All of these points mean less implementation work and thus an increase in productivity when programming Web applications. Only for very specific parts of the UI logic (for example event handler defined by the application developer) is it not possible to generate code automatically. The developer must implement these parts. In addition to the standard events, already provided by Web Dynpro (e.g. doInit, doExit), developers can define application-specific events themselves.

Integration of Web Dynpro Applications in the Portal

Web Dynpro is SAP’s strategy for developing Web applications, and is therefore the strategic approach for developing content for SAP® Enterprise Portal.

Web Dynpro applications can be integrated in the portal quickly and easily. A Web Dynpro application that runs in the portal can use portal services that are available, without a line of code being written. The applications running in the portal are called iViews. iViews can communicate with one another by portal eventing, that is they can send and receive events from other iViews on the same portal page, whether or not they are based on Web Dynpro.

Web Dynpro UI elements are based on Unified Rendering. This means that the appearance of an application can be changed by pressing a button. This is of interest to companies wanting to use their own logos and colors (called themes). Web Dynpro applications can thus be adjusted using the style sheet editor of the portal. For example, the colors in tables are adjusted and automatically used in all applications. Other integration features include the use of unified user management, session management, and WorkProtect mode. The integration of Web Dynpro applications in the portal will be intensified in future releases of the SAP NetWeaver™ application and integration platform.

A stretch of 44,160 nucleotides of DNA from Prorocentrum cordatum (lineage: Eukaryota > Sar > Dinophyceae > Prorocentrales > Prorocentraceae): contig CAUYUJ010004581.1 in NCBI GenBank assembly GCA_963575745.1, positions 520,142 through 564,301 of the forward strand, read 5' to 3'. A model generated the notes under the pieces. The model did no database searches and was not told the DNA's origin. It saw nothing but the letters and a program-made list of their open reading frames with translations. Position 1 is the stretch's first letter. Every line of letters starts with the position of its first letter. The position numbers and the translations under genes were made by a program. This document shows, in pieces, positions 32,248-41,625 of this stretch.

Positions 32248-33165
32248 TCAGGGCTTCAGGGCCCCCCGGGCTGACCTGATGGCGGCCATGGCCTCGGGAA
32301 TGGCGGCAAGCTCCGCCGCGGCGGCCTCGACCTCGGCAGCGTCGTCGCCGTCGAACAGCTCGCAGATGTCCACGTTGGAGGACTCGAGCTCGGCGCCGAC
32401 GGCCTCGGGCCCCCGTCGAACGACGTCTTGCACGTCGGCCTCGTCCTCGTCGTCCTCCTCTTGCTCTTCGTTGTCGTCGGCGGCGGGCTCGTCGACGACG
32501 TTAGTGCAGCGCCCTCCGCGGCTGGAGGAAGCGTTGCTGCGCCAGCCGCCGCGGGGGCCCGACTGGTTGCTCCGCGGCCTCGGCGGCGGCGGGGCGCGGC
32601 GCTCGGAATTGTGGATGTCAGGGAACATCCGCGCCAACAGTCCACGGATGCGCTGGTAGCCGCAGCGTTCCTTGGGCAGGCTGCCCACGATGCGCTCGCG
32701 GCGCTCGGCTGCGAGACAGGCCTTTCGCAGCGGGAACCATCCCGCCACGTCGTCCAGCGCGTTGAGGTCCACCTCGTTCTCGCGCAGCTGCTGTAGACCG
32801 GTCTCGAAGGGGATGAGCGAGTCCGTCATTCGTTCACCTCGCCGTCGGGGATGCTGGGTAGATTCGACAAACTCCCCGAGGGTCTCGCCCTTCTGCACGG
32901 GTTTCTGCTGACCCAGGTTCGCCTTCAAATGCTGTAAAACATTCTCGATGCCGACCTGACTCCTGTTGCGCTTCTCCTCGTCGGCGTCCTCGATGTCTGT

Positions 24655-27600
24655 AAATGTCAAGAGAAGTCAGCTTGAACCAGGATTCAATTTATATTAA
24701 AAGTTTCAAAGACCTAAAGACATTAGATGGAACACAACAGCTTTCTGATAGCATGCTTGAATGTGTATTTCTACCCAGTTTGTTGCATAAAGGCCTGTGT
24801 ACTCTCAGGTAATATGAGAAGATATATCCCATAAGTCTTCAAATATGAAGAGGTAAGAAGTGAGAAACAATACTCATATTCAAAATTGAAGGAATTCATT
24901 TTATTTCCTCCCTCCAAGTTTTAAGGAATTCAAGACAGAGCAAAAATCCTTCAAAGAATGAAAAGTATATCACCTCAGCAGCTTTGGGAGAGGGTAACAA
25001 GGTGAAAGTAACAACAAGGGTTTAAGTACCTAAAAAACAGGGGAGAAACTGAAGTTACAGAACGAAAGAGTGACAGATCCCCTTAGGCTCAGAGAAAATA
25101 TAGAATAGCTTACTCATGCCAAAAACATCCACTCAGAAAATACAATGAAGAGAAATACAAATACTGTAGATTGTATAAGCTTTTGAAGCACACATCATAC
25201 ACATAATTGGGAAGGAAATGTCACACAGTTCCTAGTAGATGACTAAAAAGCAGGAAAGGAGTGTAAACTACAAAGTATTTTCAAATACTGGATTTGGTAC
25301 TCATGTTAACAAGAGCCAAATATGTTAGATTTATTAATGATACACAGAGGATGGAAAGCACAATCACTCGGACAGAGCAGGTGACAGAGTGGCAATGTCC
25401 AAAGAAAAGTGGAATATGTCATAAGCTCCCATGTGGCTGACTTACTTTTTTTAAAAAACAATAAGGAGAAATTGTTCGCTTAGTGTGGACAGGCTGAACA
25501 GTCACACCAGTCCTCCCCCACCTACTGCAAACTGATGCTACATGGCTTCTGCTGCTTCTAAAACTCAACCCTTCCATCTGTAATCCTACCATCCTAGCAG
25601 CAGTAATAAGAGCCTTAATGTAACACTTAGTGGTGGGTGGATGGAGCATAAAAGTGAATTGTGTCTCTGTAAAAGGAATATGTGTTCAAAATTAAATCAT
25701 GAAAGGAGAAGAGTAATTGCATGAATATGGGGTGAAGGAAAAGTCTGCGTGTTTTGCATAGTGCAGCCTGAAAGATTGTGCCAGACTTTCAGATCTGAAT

An example for the use of a Web Dynpro application is Employee Self-Services (within ERP 1.0), which was integrated in SAP Enterprise Portal.

Figure 2. A Web Dynpro example

Eat Your Own Dog Food

SAP application developers use Java and Web Dynpro to develop new applications. The SAP Developer Network is another excellent example for the use of homemade technologies. The application and integration platform of the SDN is SAP NetWeaver – based on SAP Enterprise Portal, Knowledge Management and J2EE Engine.

Summary

SAP applied its experience from ABAP development to the world of Java development. This road began with a carefully planned development project and was implemented by experienced developers. As a result, after initial pilot phases, today we are able to give our own application developers and our customers a programming model that drastically simplifies the development processes both internally at SAP and at our customers’ and partners’ sites. And that brings us back to Highway 101, passing the gorgeous scenery of the Pacific on a road linking two of the most beautiful cities of the world. Try it yourself – Download the Sneak Preview II with exercises and coding examples from the SAP Developer Network!